In March of 2011, I presented an online "Kitchen Basics" workshop on a website called Crazy Domestic.
In preparation for that series, I relentlessly interviewed, questioned, polled, and otherwise exhausted my precious girlfriends trying to get a bird's-eye-view of what information would be helpful to readers.
Overwhelmingly, these phrases kept surfacing: "meal planning", "grocery shopping", "becoming more efficient in the kitchen", and "what to cook when the hunger pangs are already gnawing at your stomach and your kids are having low blood sugar-induced meltdowns."
I believe this is the cry that rises at dinnertime from kitchens across the world:
"I have a tendency to put so much pressure on myself to make a nice, healthy, big meal that when I DO cook, I'm so exhausted and overwhelmed when it's over that I'm like "I don't want to do that again." I think just chilling out and having FUN with it is a big thing. Finding out what meal works for YOUR family instead of pressuring yourself into thinking you're not a good mother if you don't cook a meal that has 25 or more ingredients in it. This includes the pressure I put on myself to go to the farmer's market instead of Wal-Mart, or using fresh veggies (that have a tendency to rot in the drawer) instead of frozen. I think just knowing some good short cuts and knowing that it's OK to use them. And that you're not a failure if you do so."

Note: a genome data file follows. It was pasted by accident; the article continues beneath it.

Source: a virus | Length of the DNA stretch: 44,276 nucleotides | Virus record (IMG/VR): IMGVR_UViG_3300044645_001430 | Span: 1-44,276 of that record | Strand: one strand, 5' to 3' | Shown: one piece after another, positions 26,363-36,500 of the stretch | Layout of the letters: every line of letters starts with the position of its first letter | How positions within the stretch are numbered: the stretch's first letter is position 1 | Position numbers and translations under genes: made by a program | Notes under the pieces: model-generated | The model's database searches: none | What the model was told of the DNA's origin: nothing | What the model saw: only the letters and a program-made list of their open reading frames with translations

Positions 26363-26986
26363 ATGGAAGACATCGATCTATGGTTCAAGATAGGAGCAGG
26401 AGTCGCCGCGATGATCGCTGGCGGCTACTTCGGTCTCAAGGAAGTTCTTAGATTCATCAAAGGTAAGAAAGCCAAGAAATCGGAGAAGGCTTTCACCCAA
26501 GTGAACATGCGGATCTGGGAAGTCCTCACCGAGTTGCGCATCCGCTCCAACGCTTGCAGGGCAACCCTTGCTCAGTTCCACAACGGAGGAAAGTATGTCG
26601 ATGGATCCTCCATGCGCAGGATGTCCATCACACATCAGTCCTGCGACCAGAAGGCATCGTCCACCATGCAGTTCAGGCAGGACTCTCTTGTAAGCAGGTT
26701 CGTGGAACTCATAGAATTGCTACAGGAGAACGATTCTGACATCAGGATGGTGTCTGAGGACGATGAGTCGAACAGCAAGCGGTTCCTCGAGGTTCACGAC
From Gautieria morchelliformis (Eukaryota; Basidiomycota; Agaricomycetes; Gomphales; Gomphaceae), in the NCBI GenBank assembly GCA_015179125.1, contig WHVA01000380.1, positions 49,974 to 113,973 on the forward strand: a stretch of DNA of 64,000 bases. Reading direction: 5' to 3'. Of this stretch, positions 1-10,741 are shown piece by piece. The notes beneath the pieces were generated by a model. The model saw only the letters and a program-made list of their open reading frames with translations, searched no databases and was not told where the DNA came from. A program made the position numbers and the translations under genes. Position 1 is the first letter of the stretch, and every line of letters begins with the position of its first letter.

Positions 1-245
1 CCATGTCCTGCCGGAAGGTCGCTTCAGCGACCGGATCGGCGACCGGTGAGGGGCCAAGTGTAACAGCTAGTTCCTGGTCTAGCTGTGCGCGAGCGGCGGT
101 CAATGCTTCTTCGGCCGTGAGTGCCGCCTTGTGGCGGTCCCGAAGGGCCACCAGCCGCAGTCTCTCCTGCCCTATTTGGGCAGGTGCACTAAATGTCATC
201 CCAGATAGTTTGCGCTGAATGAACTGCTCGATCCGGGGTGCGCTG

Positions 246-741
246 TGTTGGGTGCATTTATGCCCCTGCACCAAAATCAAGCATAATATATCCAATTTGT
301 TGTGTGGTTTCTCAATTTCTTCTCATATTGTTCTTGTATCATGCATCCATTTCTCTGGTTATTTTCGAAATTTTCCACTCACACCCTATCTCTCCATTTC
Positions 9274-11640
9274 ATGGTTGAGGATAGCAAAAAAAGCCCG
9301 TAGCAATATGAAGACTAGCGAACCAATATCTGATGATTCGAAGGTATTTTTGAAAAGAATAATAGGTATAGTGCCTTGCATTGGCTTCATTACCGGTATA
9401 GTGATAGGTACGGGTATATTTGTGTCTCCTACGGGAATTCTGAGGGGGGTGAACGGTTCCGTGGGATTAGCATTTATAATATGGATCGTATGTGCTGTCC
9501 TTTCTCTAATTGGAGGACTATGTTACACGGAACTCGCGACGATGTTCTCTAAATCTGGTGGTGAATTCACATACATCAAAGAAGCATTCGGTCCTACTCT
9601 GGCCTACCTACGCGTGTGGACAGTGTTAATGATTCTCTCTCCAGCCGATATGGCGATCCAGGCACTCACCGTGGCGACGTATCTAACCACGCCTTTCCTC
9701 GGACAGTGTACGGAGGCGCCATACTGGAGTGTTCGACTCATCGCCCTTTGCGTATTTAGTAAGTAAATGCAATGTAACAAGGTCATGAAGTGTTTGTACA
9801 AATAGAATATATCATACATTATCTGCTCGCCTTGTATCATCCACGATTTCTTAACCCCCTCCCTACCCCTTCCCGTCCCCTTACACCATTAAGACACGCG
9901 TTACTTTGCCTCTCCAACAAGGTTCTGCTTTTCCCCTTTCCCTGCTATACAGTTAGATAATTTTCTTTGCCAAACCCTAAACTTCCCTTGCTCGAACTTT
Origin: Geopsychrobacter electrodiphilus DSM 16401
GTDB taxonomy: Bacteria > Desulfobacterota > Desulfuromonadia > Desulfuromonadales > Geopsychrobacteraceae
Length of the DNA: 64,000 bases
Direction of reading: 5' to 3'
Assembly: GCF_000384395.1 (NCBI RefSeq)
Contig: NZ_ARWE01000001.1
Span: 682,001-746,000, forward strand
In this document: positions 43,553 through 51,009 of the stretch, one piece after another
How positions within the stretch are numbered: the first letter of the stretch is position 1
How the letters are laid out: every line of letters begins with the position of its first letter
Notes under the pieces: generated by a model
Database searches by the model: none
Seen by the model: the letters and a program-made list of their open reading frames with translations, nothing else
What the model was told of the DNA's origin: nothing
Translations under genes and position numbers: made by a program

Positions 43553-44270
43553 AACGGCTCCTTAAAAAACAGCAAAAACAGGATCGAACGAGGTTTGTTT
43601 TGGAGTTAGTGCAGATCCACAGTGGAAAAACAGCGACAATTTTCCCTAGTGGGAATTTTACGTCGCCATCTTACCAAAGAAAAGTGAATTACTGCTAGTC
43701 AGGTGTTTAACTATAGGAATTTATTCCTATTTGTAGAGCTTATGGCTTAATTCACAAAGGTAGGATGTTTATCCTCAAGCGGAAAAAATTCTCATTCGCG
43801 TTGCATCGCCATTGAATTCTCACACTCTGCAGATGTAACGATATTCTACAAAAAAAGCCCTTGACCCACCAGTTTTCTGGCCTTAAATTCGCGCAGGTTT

Can I get an "Amen" to that?
If that is how you feel, would you please take a deep breath, give yourself a little hug, and say "It's gonna be OK." Quit putting so much pressure on yourself, my sweet dears! The world does enough of that already. Let's lower our goals from being Ms. Stewart to simply not having our family starve, have scurvy, or lighting our kitchens on fire because we hate being in there so much.
Overall, the results from my survey revealed this: MEAL PLANNING is a biggie.
Here's a great illustration of the importance of meal planning and learning the basics of cooking.
"The Sound of Music" is one of my all-time favorite movies. As Maria is teaching the children how to sing, she advises, "Let's start at the very beginning, a very good place to start..."
You obviously don't have to watch this clip, but it makes for cheery background music as you read the rest of the post.
And, at 1:37, Maria delivers, in her peppy British accent, my philosophy for cooking: "Now, children," she says. "Do, re, mi, fa, so" are tools you can use to build a song. Once you have these notes in your head, you can sing a million different tunes by mixing them up."
RIGHT! And once you know the basics of cooking and have some recipes under your belt, you can cook a million different different things by mixing them up!
She says, "When you know the notes to sing, you can sing most anything!"
Likewise, when you know the meals to cook (and a few cooking basics), you can cook most anything!
So, meal planning. I'll begin there, as it lays a great foundation for being successful (and less neurotic) in the kitchen.
Modern-day meal planning can be boiled down to two categories: "old-school" and high-tech.
Let's start with "old-school."
Let's start with "old-school."
"Old-School" Meal Planning
What you will need:
1) Cookbook(s)* and/or a collection of recipes on the Internet (like All Recipes.com, Recipes.com, The Food Network, Epicuious.com, food blogs that you like, or, if you are feeling brave Martha Stewart.com*) For online recipes, save the site in your "Favorites" so you can easily find them again;